TomTom interrupted the epitaph writers last week with a spunky earnings call and a stunning customer presentation ushering in a new portable navigation device architecture and strategy modeled on the mobile phone market. The earnings report was significant both for the company’s ability to parry analyst skepticism and its self bestowal of the title: “fastest growing European telematics company.”
Skepticism surrounding TomTom’s ability to continue to grow and do so in a profitable manner was laid to rest by the Q1 2010 report which showed a 26% increase in revenue and a profit. The revenue gain came in spite of declining PND sales overall with TomTom claiming market share gains in Europe and North America.
The skepticism was expressed by multiple analysts on the earnings call repeatedly questioning the short- and long-term impact on TomTom of smartphone navigation. TomTom executives were quick to point out that 10M navigation application downloads, as reported by Nokia, did not directly translate into regular, daily use of smartphones for navigation.
TomTom’s broader survival strategy became clearer from a quick review of the earnings report which showed its non-consumer lines of business – a newly created categy – capturing 31% of revenue in Q1 ’10, up from 24% in ’09. The non-consumer segments consist of TomTom Work, licensing and the automotive business. (TomTom reports a 40% attach rate for its solution at Renault and claims 10% automotive market share as its solution is extended to additional Fiat and Renault models.)
TomTom Work showed 41% subscriber growth year-on-year to 104,000, well short of the 300,000 subscribers targeted for 2011, but enough to justify TomTom’s claim of being the “Fastest Growing Telematics Company in Europe.” The figure is even more important when one considers this is one of the highest gross margin businesses in TomTom’s portfolio, according to the company.
To round out the rosy picture TomTom pointed to the 700,000 Live Service enabled devices currently in use by consumers enabling a range of service and content transactions (including sharing of traffic and speed cam data), all of which are also exceptionally profitable to TomTom, again according to the company. With its newly announced webkit architecture strategy and adoption of the smartphone app store model (http://bit.ly/9q1jIV), TomTom hopes to build this user base.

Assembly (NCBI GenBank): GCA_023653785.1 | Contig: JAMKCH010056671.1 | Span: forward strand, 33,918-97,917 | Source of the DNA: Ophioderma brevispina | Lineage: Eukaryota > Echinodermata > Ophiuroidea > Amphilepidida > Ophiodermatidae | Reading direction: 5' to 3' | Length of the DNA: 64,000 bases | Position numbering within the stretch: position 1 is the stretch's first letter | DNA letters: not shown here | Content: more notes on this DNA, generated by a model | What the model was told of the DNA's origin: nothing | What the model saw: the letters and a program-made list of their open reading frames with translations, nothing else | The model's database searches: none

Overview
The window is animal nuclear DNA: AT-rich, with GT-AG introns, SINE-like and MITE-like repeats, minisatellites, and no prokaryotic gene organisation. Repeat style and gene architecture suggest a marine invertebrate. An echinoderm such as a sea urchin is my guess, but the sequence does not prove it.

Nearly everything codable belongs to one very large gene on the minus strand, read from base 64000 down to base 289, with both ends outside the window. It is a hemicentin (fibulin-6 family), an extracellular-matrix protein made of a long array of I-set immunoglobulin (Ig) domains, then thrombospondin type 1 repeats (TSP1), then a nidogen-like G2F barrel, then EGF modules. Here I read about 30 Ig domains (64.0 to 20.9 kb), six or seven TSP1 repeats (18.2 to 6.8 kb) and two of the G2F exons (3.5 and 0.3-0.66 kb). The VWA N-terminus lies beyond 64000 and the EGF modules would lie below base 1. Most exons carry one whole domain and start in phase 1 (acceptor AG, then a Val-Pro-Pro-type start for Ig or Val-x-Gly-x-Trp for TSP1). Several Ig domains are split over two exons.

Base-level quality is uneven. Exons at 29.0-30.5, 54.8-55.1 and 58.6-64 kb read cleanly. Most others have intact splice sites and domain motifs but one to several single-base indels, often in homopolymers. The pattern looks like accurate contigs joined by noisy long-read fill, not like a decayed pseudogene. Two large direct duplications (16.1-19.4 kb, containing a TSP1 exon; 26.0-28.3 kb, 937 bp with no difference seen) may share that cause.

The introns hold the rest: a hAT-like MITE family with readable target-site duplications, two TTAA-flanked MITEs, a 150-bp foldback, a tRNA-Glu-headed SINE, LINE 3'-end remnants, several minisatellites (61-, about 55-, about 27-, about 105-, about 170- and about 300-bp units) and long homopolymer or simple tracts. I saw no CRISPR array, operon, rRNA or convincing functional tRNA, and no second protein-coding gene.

An interesting note to this effort to build the TomTom user base is the fact that TomTom says it will no longer provide quarterly reports of device unit sales or average selling prices. The reason for this reticence is the company’s stated intention to alter its business model to build the base of users. Clearly TomTom is alluding to the potential for subsidizing sales of PNDs along the mobile phone model – a strategy long toyed with by the industry but never fully adopted.
TomTom did not specifically confirm its intention to subsidize PND sales. But this interpretation is supported by the somewhat ambiguous comments expressed in the earnings call and in the context of its plans to build its subscriber base.
Once TomTom has brought its open platform and app store model completely into the marketplace, expect subsidized devices, particularly among the new, simplified TomTom Ease line. The objective is to build a larger user base producing a wider range of shared location information which will become increasingly accurate (traffic) and useful (user evaluations) as the subscriber community grows.
TomTom’s aim is to achieve daily relevance from daily usage by a wide subscriber base. To further hedge its bets TomTom is adding new automotive relationships – such as Ford’s announced intention to use TomTom maps and content – and continuing its expansion into emerging markets (Ukraine, Morocco, Mexico, and India) where further PND growth is expected. The pieces are falling into place for Europe’s fastest growing telematics company, which has chased away the skeptics once again.
http://bit.ly/cMw4f1 - Solid Q4 for PNDs, but 'Free' Navigation is Shaking Up Monetisation - John Canali – Automotive Multimedia and Communication Service
http://bit.ly/bMeg36 - Global Mobile Handset Navigation Forecast 2004-2014 - Nitesh Patel – Navigation and Location Opportunities
http://bit.ly/8Yo4U6 - Nokia & Google Shake Up $3.8 B Handset Navigation Market - Nitesh Patel – Navigation and Location Opportunities